In the 1960s, John Conway came up with a skein relation for a version of the Alexander polynomial, usually referred to as the Alexander–Conway polynomial. The significance of this skein relation was not realized until the early 1980s, when Vaughan Jones discovered the Jones polynomial. This led to the discovery of more knot polynomials, such as the so-called HOMFLY polynomial.
Soon after Jones' discovery, Louis Kauffman noticed the Jones polynomial could be computed by means of a state-sum model, which involved the bracket polynomial, an invariant of framed knots. This opened up avenues of research linking knot theory and statistical mechanics.
In the late 1980s, two related breakthroughs were made. Edward Witten demonstrated that the Jones polynomial, and similar Jones-type invariants, had an interpretation in Chern–Simons theory. Viktor Vassiliev and Mikhail Goussarov started the theory of finite type invariants of knots. The coefficients of the previously named polynomials are known to be of finite type (after perhaps a suitable "change of variables").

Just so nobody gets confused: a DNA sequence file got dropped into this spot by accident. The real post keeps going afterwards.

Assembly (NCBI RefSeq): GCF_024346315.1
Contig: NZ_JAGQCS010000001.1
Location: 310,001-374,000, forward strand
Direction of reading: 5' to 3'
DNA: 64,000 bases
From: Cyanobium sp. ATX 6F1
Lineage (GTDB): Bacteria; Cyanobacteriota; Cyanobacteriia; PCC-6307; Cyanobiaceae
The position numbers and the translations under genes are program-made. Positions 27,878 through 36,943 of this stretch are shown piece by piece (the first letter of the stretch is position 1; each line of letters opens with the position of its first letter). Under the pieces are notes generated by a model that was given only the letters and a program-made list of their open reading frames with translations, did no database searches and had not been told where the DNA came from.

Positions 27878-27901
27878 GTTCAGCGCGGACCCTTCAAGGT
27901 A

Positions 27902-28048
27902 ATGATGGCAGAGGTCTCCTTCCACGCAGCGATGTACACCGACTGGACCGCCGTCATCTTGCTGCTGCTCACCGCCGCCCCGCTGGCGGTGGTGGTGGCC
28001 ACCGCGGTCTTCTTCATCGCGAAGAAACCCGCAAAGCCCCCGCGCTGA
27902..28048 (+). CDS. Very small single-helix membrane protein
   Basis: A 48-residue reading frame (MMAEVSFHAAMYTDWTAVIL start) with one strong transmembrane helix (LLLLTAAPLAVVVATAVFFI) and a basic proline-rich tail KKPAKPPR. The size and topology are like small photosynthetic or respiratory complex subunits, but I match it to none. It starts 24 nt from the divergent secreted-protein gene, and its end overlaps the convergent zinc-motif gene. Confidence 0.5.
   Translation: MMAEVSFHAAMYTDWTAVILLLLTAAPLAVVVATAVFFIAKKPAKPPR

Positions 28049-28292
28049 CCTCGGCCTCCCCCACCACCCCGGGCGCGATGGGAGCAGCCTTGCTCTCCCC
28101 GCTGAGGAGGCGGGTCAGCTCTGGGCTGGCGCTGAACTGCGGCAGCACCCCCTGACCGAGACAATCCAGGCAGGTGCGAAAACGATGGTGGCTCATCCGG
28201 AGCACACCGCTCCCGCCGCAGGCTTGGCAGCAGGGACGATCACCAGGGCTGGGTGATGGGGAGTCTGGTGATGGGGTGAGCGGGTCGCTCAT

|Alexander–Briggs notation||Alexander polynomial||Conway polynomial||Jones polynomial||HOMFLY polynomial|
Specific knot polynomials
- skein relationship for a formal definition of the Alexander polynomial, with a worked-out example.
- Colin Adams, The Knot Book, American Mathematical Society, ISBN 0-8050-7380-9
- W. B. R. Lickorish, An introduction to knot theory. Graduate Texts in Mathematics, 175. Springer-Verlag, New York, 1997. ISBN 0-387-98254-X
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